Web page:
You didn’t know that you could prevent chronic diseases like heart failure, obesity and stroke using the Internet. With tech and healthcare you can.
“Prevention is better than cure.” That’s why we’re encouraged to eat more vegetables than meats, exercise, more than sit, and sleep more than play videogames.
But do these things really help? How would we know for sure that we’re actually becoming healthier with the lifestyle changes we’re making, and not staying the same, or even getting worse?
Juliett Starrett is a CrossFit athlete and the co-founder of San Francisco CrossFit. After giving birth and receiving a blood transfusion, Starrett kept feeling fatigued and getting chronic headaches.
The doctors put her on antibiotics, and thought it was just temporary. But even though Starrett was both extremely health-conscious and fit, she didn’t get better. To help her get through the day, Starrett resorted to drinking eight cups of coffee a day.
Starrett started working with WellnessFX. WellnessFX is a webbased service that combines traditional blood tests with intuitive online data tracking and phone consultations with physicians. Using WellnessFX, Starrett discovered that her iron, vitamin B12 and D levels — indicators of physical energy — were extremely low.
Thanks to WellnessFX’s ability to track biomarkers over time, Starrett changed her lifestyle, diet and supplements to attack her deficiencies. Over the next few months, her energy levels improved significantly, and she could cut her coffee down to a cup a day.
Not only did she feel better, Starrett could actually measure her improvements, using WellnessFX’s regular blood tests and online data tracking, to quantify how her biomarkers changed over time.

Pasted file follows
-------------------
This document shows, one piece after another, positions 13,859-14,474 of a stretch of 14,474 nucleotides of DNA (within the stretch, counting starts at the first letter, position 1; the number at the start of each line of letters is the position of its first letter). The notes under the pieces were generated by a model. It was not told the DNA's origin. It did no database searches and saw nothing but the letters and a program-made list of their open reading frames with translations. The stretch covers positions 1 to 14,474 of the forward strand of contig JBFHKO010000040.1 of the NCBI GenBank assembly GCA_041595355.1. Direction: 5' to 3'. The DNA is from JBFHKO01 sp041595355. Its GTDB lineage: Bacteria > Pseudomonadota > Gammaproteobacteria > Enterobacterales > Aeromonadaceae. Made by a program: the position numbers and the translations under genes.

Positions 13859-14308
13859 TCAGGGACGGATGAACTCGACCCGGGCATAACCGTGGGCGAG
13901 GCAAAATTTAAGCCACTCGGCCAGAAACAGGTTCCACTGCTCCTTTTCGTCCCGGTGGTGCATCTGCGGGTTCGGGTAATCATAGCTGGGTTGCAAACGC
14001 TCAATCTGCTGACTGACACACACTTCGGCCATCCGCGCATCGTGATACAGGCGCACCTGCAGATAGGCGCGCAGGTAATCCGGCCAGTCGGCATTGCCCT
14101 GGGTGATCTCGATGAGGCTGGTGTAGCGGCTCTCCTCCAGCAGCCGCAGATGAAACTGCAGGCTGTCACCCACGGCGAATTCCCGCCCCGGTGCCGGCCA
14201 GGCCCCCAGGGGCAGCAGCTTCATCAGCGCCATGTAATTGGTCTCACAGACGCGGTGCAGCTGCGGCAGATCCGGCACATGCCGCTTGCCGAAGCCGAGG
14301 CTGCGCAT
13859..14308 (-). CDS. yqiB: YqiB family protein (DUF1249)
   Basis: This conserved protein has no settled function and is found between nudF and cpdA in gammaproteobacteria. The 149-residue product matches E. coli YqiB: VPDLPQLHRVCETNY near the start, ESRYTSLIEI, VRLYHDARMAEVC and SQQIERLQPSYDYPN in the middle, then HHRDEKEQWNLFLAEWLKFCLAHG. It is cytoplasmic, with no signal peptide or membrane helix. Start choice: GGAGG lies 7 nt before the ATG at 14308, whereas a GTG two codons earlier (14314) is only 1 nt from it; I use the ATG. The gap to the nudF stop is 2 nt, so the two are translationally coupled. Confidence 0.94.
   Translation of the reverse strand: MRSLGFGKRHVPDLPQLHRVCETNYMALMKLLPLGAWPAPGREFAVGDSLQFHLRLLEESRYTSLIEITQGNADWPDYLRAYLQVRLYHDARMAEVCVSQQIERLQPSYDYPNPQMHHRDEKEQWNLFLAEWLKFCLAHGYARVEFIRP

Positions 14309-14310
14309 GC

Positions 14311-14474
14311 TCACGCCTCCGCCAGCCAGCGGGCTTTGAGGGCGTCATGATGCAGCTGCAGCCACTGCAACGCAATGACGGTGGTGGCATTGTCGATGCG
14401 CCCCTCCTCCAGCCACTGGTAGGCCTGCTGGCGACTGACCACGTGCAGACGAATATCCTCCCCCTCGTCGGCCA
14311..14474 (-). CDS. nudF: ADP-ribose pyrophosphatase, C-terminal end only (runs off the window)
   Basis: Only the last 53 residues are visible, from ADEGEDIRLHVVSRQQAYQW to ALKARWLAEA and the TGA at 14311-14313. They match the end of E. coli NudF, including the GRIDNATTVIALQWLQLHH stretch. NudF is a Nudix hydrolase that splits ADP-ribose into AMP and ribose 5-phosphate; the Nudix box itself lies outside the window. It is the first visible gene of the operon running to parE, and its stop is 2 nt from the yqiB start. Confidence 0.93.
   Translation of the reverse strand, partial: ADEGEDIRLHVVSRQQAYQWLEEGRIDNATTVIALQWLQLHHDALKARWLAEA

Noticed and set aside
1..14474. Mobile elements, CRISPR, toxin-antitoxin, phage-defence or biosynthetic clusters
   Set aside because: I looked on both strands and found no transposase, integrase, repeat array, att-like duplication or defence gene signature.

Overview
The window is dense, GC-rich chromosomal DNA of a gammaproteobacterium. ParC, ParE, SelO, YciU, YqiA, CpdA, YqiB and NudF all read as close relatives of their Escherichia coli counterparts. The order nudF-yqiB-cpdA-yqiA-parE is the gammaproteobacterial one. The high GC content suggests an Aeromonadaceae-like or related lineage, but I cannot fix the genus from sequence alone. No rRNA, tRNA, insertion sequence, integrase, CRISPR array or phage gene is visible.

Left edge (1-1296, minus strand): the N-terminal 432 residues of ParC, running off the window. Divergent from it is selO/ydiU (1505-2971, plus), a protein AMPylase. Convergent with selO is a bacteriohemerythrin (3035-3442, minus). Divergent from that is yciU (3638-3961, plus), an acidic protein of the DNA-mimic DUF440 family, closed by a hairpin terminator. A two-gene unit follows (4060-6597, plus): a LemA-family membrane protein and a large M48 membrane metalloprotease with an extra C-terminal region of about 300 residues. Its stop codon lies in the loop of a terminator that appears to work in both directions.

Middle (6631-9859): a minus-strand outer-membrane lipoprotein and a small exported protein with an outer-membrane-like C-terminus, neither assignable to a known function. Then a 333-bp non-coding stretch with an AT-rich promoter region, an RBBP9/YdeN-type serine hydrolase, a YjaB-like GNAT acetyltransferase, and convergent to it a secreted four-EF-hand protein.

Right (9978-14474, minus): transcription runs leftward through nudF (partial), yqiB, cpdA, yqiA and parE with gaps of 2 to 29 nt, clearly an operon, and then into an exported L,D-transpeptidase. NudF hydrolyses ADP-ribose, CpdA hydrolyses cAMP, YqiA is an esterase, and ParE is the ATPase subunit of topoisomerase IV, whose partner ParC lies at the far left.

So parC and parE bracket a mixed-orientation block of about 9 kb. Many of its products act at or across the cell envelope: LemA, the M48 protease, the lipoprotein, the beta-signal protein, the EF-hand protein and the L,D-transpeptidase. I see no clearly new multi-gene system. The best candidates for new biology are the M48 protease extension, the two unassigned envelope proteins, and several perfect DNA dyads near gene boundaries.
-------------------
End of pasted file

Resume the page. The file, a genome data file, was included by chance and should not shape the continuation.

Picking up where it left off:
Tracking your biomarkers over time isn’t just something for elite athletes — according to the Center for Disease Control and Prevention (CDC) in the United States, chronic diseases and conditions, such as heart disease, obesity and arthritis, are among the most common, and preventable of all health problems.
By monitoring your blood over time, you can track and stop markers like cholesterol, inflammation and blood sugar before they hit unhealthy levels.
Internet-connected health services aren’t just good for preventive care. In 2014, the University of California, San Francisco, began offering patients the use of a miniature wireless device called the CardioMEMS HF System implant.
The CardioMEMS is a battery-free device that’s smaller than a coin. It monitors the patient’s heart rates and artery pressures, and transmits them in real time to the hospital. Not only does it help doctors measure how patients are responding to different treatment therapies, it can tell doctors that a patient’s heart condition is getting worse, even before the patient feels any symptoms.
While having your personal health data online can be convenient, and in some cases, life saving, the one major concern is how secure and private your data can remain once it’s shared. The University of California, Los Angeles (UCLA) Health recently experienced a cyberattack, which may have compromised as many as 4.5 million patient records.
But online healthcare might be a case where the potential rewards will far outweigh the risk — the stakes are as high asthey can ever be when lives are at stake.
Today, there’s a lot of talk about bringing our everyday appliances online, a concept that’s commonly called the Internet of Things; Internet-connected refrigerators and washing machines are real products you can go out and buy right now.
The logical extension of that is surely when our bodies join the Internet of Things. With services like WellnessFX, devices like the CardioMEMS, and consumer wearables becoming more adept at tracking our everyday activity.